Sunday, January 21, 2007

Macedonia ranks 71st according to Heritage Foundation Index of Economic Freedom

Macedonian economy ranks 71st according to percentage of economic freedoms worldwide, the annual Heritage Foundation report reveals. According to the report, Macedonia has economic freedom index of 60,8%, which has increased for 0,2% since 2006. Hence, Macedonia now is placed in the group with moderate business-freedom.

Macedonia is ranked 32nd among 41 European countries, with an overall score lower that the European average, reads the annual "Index of Economic Freedom".

Report's assets present high level of fiscal and monetary freedom in Macedonia with low annual inflation. Personal and corporate taxes are very low, noting that total tax incomes have significant role into the Gross Domestic Product.

The renowned foundation estimates that the Macedonian Government aims at lessening its impact on the price of market goods, although the market economy has been distorted in certain fields due to state-owned businesses.

Macedonia faces many challenges, including weak freedom from government, investment freedom, property rights, and freedom from corruption. Government expenditures are high, although state-owned businesses do not account for a significant portion of total revenue. The court system is prone to corruption, political interference, and inefficiency, partially as a result of the country's political turmoil.

The index of economic freedom derives from the following ten categories: banking, influx of capital and foreign investments, monetary politics, state and fiscal burdens, revenu and prices, country's intervention in economic policy, property rights, legal regulations and existance of black market.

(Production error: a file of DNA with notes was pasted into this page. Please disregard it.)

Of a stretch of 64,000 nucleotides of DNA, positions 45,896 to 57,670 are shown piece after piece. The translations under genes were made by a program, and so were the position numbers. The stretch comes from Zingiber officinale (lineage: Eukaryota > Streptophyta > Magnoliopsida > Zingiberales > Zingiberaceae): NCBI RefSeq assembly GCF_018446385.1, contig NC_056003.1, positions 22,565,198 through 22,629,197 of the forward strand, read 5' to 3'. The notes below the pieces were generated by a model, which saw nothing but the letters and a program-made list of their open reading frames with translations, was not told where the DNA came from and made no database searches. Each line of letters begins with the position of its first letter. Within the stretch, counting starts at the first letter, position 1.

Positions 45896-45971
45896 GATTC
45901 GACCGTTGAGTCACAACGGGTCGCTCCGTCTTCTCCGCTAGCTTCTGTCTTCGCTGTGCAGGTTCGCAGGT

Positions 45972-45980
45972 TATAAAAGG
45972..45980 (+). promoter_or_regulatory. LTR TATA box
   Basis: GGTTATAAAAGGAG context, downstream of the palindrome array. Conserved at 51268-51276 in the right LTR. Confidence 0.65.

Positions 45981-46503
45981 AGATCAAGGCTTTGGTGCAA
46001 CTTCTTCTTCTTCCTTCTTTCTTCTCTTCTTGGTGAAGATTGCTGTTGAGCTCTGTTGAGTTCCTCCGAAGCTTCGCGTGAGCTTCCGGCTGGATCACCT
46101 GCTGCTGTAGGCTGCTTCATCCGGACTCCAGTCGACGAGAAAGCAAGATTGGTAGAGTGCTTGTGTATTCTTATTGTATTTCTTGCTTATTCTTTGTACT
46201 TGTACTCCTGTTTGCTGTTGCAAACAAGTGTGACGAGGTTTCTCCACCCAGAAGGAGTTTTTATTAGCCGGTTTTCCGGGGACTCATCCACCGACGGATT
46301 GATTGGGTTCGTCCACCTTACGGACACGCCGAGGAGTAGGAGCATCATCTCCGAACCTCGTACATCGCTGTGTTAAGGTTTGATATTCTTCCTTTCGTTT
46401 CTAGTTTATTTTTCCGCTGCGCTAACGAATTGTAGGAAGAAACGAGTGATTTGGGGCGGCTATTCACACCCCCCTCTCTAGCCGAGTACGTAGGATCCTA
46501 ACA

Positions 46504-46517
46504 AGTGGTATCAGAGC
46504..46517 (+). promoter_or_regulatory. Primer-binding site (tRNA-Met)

Business Freedom - 60.9%

Starting a business takes an average of 18 days, compared to the world average of 48 days, encouraging entrepreneurship. Obtaining a business license is relatively simple, but closing a business can be very difficult. Although the government has made some effort to establish a regulatory system to promote competitiveness, poor and inconsistent enforcement of commercial legislation remains a problem. The overall freedom to start, operate, and close a business is restricted by the national regulatory environment.

Trade Freedom- 73,4%

Macedonia's weighted average tariff rate was 3.3 percent in 2005. Import taxes, import and export quotas, import restrictions, non-transparent regulations and standards, and corruption in the customs process all add to the cost of trade. Consequently, an additional 20 percent is deducted from Macedonia's trade freedom score to account for these non-tariff barriers.

Fiscal Freedom - 90.0%

Macedonia enjoys low tax rates. The top income tax rate is 18 percent, and the top corporate tax rate is 15 percent. Other taxes include a value-added tax (VAT) and a property transfer tax. In the most recent year, overall tax revenue as a percentage of GDP was 30.8 percent.

Freedom from Government - 67.8%

Total government expenditures in Macedonia, including consumption and transfer payments, are high. In the most recent year, government spending equaled 36.1 percent of GDP, and the government received 5.5 percent of its total revenues from state-owned enterprises and government ownership of property. The government has almost completed the privatization of small and medium-sized enterprises, but this has not resulted in considerable progress toward sound corporate governance.